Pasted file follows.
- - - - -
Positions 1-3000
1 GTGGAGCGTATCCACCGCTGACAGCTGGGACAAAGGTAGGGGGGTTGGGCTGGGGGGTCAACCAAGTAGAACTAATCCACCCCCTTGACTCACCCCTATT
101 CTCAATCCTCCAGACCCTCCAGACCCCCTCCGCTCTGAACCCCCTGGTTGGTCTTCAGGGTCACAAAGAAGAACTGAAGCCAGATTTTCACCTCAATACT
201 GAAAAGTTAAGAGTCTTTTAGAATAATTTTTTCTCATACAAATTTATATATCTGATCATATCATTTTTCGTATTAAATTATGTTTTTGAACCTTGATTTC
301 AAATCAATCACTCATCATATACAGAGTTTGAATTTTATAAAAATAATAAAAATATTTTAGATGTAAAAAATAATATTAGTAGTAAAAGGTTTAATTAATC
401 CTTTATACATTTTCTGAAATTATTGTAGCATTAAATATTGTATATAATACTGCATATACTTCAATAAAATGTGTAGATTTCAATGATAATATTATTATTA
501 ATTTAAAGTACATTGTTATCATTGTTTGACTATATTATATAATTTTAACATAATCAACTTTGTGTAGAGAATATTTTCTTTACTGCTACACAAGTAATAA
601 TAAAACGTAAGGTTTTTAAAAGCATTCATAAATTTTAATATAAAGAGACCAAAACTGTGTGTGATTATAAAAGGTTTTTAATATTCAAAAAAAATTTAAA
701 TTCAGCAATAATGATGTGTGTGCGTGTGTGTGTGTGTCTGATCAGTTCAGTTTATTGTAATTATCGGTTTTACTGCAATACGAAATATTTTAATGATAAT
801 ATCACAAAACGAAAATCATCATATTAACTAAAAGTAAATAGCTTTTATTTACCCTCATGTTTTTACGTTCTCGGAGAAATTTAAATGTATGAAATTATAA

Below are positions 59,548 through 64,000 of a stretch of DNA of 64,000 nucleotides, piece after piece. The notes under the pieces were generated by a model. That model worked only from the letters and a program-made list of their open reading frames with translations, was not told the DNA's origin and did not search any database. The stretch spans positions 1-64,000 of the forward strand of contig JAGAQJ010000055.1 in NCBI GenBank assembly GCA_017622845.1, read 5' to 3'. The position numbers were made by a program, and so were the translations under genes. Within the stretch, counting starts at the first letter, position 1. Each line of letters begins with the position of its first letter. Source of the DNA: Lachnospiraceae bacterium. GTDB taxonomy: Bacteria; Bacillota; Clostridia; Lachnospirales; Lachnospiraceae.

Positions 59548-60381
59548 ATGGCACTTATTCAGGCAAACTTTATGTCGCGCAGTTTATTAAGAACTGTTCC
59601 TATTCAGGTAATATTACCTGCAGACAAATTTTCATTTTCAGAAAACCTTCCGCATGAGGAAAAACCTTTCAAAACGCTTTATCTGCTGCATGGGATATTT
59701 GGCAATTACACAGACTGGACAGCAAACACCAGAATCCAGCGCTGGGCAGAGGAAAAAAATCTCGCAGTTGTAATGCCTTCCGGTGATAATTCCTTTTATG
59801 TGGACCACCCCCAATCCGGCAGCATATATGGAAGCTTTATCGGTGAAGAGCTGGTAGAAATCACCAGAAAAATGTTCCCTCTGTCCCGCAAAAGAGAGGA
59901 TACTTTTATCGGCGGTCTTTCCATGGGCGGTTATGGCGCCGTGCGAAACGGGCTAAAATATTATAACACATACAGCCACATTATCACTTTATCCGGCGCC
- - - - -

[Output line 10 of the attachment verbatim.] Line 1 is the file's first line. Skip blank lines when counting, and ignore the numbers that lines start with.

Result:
801 ATCACAAAACGAAAATCATCATATTAACTAAAAGTAAATAGCTTTTATTTACCCTCATGTTTTTACGTTCTCGGAGAAATTTAAATGTATGAAATTATAA